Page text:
A low fill factor remains one of the critical issues for successful implementation of amorphous Si layers in back-contact solar cells. In this work, the metal-phosphorous doped hydrogenated amorphous silicon (a-Si:H) contact is studied in terms of contact resistance while maintaining a high passivation level of the crystalline silicon bulk material after metal deposition and during long-term solar cell operation. On top of these contacting and passivation-preservation requirements, the metal back-surface reflection has to be large in order to reflect as much light as possible to generate high output current densities. Two different contact metals, Al and Ti, with Ti being combined in a stack with either Al, Pd/Ag or Cu, are investigated. For these two metals with comparable metal work function, the material choice shows only a minimal effect on the contact resistance value. The main parameters for obtaining a low-resistive, ohmic contact lie in the tuning of the n+ a-Si:H layer thickness and the application of a thermal annealing step. Contact resistance values down to 10mΩ cm2 are obtained on an intrinsic/n+ a-Si:H layer stack with a remaining effective lifetime of several milliseconds after metallization and anneal. It is shown that a thin Ti (5nm) layer is needed in order to obtain a thermally stable contact that guarantees a reliable long-term solar cell operation. The optical disadvantage of having Ti at the backside of a Si solar cell can be compensated by combining this very thin Ti layer with Cu. This results in an improvement of the back-reflectance compared to a direct Al contact.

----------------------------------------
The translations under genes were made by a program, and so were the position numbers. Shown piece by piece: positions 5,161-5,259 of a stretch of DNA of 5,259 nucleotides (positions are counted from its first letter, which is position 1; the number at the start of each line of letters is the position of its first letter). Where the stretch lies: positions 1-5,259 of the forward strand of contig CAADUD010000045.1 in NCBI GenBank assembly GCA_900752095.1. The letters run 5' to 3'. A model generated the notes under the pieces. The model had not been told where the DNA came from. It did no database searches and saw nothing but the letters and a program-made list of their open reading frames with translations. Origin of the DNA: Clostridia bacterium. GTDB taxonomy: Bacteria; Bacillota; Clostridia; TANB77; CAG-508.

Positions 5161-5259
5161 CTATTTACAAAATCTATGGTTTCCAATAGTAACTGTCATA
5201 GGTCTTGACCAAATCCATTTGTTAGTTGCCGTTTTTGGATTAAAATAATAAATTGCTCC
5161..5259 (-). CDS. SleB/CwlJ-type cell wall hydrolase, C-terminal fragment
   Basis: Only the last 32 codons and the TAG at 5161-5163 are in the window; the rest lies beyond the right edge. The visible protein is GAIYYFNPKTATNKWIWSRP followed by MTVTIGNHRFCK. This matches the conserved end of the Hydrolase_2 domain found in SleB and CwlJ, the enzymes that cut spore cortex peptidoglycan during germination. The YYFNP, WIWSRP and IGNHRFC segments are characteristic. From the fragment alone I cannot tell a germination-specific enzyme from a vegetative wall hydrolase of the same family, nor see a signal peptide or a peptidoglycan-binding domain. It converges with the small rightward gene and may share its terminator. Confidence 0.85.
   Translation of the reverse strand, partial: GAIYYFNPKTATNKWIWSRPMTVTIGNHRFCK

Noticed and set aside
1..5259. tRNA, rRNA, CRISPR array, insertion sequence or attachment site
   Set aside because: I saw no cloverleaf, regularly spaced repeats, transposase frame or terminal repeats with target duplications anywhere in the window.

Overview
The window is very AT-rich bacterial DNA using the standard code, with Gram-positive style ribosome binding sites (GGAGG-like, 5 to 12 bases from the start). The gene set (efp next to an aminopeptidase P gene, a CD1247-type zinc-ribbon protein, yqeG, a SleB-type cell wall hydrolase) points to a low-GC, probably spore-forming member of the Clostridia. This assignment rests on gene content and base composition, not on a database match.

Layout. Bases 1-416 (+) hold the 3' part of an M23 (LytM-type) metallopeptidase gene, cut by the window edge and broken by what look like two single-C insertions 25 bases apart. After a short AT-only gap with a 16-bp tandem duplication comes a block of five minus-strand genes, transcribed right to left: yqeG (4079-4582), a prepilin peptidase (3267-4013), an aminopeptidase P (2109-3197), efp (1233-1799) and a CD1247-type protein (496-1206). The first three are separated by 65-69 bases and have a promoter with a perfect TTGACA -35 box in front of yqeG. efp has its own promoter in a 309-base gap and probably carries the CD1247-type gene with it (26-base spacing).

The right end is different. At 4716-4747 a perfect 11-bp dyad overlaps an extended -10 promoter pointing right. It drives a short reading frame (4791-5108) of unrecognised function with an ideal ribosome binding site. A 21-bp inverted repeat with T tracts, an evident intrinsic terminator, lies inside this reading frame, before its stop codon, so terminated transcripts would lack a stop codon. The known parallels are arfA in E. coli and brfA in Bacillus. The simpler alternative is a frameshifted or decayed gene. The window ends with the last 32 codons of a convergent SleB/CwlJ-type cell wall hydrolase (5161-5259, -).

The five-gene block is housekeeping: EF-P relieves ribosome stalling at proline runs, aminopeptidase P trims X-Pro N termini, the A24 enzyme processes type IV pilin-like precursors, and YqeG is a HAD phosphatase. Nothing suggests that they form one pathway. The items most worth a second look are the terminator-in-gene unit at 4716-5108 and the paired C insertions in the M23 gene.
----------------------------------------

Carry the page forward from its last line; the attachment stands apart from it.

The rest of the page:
ASJC Scopus subject areas
- Physics and Astronomy(all)